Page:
Iraq to BAN cash withdrawals and transactions in U.S. dollars starting next year – NaturalNews.com
Written by GRB on 10/10/2023
The Iraqi government will ban all cash withdrawals and transactions in U.S. dollar starting Jan. 1, 2024.
Mazen Ahmed, director-general of investment and remittances at the Central Bank of Iraq (CBI), said people who deposit dollars into banks before the end of 2023 will still be able to withdraw these funds in dollars next year. However, dollars deposited in 2024 will only be available in local currency at the official rate of 1,320 Iraqi dinars to the greenback. (Related: BRICS members discuss possible expansion and creation of common currency to challenge US dollar’s supremacy.)
“You want to transfer? Transfer. You want a card in dollars? Here you go, you can use the card inside Iraq at the official rate, or if you want to withdraw cash, you can at the official rate in dinars … But don’t talk to me about cash dollars anymore,” Ahmed told Reuters.
He also claimed the move is meant to “stamp out the illicit use” of about 50 percent of the $10 billion that Iraq imports in cash each year on semi-monthly cargo flights from the New York Federal Reserve.
With more than $100 billion in reserves held by U.S. banks, Baghdad heavily relies on the goodwill of U.S. officials to ensure the economy doesn’t collapse.
Furthermore, since 2003, all Iraqi oil revenues have been paid into an account with the U.S. Federal Reserve, allowing Washington to control the Iraqi economy and pressure its government.
The Wall Street Journal (WSJ) reported on Oct. 5 that U.S. officials last month refused to approve the transfer of an extra $1 billion in cash to Iraq from the country’s oil sales proceeds.
“After the U.S. denied Iraq’s initial appeal last month, the [CBI] last week submitted a formal request, which the [U.S.] Treasury is still considering,” a senior Iraqi official told the WSJ.
The move reportedly angered Iraqi officials, who said they need access to their oil revenues to protect Iraq’s cash reserves after recent restrictions from the White House “set off panic buying of greenbacks and hoarding of dollars by exchanges.”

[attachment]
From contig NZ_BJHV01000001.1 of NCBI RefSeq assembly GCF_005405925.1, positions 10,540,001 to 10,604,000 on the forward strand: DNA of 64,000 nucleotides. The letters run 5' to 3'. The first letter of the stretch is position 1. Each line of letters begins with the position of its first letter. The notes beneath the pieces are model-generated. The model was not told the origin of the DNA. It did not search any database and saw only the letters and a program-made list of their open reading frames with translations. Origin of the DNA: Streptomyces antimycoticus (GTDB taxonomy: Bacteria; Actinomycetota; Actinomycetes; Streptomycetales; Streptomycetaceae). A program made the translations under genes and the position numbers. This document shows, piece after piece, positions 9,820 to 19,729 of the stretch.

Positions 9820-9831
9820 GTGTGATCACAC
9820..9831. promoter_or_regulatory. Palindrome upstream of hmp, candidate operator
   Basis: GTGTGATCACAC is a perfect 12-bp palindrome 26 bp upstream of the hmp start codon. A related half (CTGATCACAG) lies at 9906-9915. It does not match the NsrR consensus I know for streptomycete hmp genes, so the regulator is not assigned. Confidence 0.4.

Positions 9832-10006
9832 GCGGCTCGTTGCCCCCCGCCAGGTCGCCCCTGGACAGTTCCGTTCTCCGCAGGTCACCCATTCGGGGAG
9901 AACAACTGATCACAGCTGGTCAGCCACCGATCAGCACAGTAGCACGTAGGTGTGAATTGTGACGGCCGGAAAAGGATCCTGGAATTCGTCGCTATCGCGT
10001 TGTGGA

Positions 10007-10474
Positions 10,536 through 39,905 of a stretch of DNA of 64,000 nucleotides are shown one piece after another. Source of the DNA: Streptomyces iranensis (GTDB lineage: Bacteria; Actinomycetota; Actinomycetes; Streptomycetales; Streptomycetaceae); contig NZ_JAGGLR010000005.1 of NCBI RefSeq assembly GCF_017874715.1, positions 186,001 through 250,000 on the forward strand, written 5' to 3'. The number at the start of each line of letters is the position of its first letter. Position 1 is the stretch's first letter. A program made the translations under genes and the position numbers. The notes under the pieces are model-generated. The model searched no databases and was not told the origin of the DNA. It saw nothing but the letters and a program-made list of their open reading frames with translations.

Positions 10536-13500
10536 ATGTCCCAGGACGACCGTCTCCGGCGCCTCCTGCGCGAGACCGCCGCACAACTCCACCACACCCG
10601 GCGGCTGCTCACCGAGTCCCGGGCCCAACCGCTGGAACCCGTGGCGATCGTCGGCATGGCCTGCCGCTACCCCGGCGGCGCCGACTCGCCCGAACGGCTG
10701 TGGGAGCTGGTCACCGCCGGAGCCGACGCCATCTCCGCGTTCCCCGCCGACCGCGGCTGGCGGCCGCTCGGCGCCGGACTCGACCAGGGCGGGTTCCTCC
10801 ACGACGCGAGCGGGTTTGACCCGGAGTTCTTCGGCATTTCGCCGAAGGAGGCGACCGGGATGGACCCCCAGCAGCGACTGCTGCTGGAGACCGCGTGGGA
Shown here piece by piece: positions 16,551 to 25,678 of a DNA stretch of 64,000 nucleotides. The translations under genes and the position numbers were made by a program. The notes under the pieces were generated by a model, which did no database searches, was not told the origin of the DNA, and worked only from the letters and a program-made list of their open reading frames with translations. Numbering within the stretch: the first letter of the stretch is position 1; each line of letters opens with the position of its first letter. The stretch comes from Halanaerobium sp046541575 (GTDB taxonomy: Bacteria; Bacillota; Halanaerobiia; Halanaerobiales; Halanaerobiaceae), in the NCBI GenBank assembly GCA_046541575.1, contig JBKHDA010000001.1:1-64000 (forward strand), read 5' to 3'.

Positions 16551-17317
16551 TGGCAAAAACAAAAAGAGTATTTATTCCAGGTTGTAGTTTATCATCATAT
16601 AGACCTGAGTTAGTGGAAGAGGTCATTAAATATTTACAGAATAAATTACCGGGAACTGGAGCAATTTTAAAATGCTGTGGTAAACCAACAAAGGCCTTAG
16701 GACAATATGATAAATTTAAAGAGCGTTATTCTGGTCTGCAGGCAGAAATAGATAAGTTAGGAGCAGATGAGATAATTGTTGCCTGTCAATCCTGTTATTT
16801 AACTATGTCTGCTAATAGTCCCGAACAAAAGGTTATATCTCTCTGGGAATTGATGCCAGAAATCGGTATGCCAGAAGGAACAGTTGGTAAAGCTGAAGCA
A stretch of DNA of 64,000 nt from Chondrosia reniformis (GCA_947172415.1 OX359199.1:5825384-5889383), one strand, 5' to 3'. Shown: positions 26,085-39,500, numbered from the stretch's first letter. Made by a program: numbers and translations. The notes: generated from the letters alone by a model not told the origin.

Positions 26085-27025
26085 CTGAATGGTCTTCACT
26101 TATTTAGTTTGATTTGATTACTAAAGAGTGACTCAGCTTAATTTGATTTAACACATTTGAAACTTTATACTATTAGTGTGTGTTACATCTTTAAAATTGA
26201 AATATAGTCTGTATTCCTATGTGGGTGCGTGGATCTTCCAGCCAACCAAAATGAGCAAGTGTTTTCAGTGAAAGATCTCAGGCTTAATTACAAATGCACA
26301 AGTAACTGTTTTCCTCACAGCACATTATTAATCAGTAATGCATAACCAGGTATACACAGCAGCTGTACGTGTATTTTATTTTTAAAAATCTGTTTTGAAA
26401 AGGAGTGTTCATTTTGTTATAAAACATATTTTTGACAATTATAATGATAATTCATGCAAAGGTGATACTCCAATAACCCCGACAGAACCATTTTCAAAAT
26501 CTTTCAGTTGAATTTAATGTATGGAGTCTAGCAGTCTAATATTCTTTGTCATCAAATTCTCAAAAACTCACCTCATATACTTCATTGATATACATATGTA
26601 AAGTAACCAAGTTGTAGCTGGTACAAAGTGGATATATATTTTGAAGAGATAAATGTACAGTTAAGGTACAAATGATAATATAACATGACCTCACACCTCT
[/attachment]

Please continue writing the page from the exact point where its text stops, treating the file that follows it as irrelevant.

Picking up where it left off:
Officials at the U.S. Department of the Treasury reportedly told their counterparts at the CBI that “sending a large extra shipment is contrary to Washington’s goal of reducing Iraq’s use of U.S. banknotes in favor of more easily traceable electronic transactions.”
Washington controls Iraqi economy and banking system
With more than $100 billion in reserves held hostage by the U.S., Washington has significant leverage over the Iraqi economy and banking system.
In July, the U.S. Treasury sanctioned 14 Iraqi private banks, accusing them of facilitating U.S. dollar transfers to Iran – a country whose economy Washington seeks to suffocate via sanctions. As a result of this, nearly a third of Iraq’s 72 banks are now banned from facilitating dollar transactions.
In 2022, Iraq’s central bank enforced tight regulations under U.S. pressure to ensure dollars do not reach Iran.
Bank clients wishing to transfer dollar funds must apply through an online platform and provide detailed information on end recipients before a transfer is approved.
“Iraq has been and continues to be a slave to the U.S. dollar,” said lawmaker Hussein Mouanes, member of the Finance Committee in Iraq’s Council of Representatives. “Every country’s economic strength depends on the strength of its currency.”
“It is clear that Iraq is economically dominated by the U.S., and our government does not truly control or have access to its own money … We believe that it is crucial to move away from the hegemony of the dollar, especially as it has become a tool to impose sanctions on countries. It is time for Iraq to rely on its local currency,” he told The Cradle in an exclusive interview back in May.
Learn more about the downfall of the American dollar at DollarDemise.com.
Watch this newscast about countries that have been selling billions of dollars of U.S. Treasuries.
This video is from the Thrivetime Show channel on Brighteon.com.
More related stories: